Former Egyptian Cabinet ministers in land scam case found not guilty

CAIRO (AP) - An Egyptian court on Saturday cleared two former Cabinet ministers of charges that they sold state land for cut-rate prices in the country's prized resort areas along the Red Sea.

Former tourism minister Zuheir Garana and ex-housing minister Ahmed Maghrabi were found not guilty in the case involving the sale of land in the resort of Ain Sokhna and the popular tourist city of Hurgahda. It is the latest verdict to clear former officials who served during the presidency of Hosni Mubarak, who was ousted in a popular revolt in 2011. It comes at a time when several members of the former autocrat's inner-most circle have been released from prison in recent months.

Egypt's prosecutor had accused Garana of agreeing to sell land in Ain Sokhna to a businessman from the United Arab Emirates for US$1 (S$1.24) per sq m without an open bidding process in violation of the law. The two ex-ministers, along with another former government tourism official, Khaled Makhlouf, also were accused of profiting from the illegal acquisition of land in Hurghada.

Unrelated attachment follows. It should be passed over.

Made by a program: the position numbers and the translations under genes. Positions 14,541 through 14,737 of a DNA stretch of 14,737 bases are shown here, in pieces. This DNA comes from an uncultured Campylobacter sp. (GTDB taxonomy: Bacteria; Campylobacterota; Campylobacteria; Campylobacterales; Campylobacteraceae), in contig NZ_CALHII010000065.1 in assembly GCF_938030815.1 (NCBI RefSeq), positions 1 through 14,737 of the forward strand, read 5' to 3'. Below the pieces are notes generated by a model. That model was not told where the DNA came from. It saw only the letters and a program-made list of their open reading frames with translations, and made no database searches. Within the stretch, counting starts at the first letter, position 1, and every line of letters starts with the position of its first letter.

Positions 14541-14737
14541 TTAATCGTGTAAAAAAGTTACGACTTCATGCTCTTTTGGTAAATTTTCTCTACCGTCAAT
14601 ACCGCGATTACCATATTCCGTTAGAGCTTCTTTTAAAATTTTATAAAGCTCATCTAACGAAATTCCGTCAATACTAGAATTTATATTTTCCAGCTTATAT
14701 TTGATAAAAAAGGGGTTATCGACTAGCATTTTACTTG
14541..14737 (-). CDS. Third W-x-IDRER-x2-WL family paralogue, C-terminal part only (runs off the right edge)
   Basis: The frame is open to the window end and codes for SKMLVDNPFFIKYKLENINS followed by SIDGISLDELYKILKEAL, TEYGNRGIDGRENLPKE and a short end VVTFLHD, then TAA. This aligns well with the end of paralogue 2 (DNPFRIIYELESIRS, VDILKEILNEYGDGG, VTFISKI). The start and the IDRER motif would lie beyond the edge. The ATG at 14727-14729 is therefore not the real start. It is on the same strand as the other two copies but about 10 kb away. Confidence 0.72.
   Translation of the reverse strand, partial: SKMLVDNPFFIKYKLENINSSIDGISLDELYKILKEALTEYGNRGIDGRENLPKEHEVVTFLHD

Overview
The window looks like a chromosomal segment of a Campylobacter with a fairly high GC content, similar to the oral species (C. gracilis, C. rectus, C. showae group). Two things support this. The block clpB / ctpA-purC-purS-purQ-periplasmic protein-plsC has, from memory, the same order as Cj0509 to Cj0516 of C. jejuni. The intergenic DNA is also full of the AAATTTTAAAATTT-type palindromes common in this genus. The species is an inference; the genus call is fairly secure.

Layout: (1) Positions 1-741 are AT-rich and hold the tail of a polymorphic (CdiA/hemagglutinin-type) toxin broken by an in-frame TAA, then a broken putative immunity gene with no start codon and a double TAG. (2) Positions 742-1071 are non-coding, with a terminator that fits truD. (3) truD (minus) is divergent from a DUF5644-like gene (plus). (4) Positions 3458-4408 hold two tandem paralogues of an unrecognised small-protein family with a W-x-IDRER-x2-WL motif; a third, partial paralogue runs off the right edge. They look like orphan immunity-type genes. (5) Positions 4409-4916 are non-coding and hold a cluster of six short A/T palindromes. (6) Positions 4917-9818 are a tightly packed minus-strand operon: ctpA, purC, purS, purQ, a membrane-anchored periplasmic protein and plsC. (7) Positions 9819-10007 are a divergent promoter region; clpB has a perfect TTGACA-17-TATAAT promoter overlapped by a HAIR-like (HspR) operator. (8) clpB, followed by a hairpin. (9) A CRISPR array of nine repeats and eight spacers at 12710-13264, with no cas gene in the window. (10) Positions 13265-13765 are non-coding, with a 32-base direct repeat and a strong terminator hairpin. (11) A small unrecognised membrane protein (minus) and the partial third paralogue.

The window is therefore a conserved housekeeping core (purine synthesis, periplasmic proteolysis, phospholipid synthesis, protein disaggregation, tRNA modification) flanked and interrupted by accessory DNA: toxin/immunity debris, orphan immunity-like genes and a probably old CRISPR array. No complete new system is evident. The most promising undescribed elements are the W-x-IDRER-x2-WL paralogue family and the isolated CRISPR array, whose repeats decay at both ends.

The two former ministers, who were among the most prominent individuals in the former ruling party led by Mr Mubarak's son, Gamal, were earlier convicted in other corruption trials. Garana was sentenced in two separate cases to a total of eight years in prison following Mr Mubarak's ouster. In one of the cases, the ex-tourism minister was found guilty of intentionally damaging public finances by allowing businessmen to illegally acquire state land.

The new government is struggling to boost the once investor-friendly economy and raise foreign currency reserve levels that plunged following the uprising. Businessmen and politicians close to the presidency have spoken out in support of reconciliation talks with former officials to return millions of dollars earned under rampant corruption during Mr Mubarak's nearly three decade-long rule.

Maghrabi also was convicted in a previous trial of intentionally damaging public finances by allowing a businessman to acquire state land illegally. He was sentenced to five years in prison.

Their requests for appeals in the earlier cases have been accepted. Security officials said the two would remain in prison to ensure they do not flee pending retrials. The officials spoke on condition of anonymity because they were not authorized to speak to media.